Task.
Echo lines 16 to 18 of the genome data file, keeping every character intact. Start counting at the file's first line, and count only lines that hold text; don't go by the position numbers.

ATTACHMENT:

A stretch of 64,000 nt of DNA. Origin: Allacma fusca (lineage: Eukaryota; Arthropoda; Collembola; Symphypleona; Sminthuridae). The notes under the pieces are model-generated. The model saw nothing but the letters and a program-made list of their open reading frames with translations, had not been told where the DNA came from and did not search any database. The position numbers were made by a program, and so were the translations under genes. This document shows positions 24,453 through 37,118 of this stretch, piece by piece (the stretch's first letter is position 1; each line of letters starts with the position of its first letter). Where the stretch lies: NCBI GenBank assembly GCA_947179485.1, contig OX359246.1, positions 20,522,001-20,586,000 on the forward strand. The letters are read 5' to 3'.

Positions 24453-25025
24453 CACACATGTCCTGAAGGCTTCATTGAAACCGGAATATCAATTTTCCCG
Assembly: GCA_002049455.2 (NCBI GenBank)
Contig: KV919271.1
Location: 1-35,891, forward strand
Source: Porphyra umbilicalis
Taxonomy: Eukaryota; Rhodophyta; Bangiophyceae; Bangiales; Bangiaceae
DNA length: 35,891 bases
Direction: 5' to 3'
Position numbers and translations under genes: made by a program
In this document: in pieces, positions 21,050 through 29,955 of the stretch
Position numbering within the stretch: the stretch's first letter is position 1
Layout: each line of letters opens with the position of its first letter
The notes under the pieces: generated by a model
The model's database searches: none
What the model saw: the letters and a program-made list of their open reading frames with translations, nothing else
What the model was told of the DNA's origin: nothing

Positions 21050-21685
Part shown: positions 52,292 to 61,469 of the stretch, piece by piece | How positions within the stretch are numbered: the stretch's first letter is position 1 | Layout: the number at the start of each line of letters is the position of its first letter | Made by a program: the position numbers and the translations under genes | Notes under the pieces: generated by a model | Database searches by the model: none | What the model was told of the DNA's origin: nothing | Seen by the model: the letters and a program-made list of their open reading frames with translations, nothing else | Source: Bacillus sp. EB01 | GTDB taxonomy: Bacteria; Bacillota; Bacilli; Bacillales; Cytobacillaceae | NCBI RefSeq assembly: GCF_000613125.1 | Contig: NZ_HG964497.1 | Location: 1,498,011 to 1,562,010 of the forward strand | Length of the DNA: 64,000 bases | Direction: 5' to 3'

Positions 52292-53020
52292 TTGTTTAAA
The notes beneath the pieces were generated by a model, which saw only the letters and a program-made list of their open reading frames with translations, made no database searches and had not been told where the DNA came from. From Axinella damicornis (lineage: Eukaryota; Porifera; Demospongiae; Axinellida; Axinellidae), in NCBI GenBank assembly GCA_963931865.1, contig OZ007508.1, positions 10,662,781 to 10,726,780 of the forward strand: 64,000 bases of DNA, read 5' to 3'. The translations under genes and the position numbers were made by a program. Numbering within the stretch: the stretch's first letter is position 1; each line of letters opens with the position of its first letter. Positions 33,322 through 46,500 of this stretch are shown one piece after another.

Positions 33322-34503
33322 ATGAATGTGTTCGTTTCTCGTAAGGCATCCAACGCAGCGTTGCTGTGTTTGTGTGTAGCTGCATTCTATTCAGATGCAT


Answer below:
The model's database searches: none
What the model saw: the letters and a program-made list of their open reading frames with translations, nothing else
What the model was told of the DNA's origin: nothing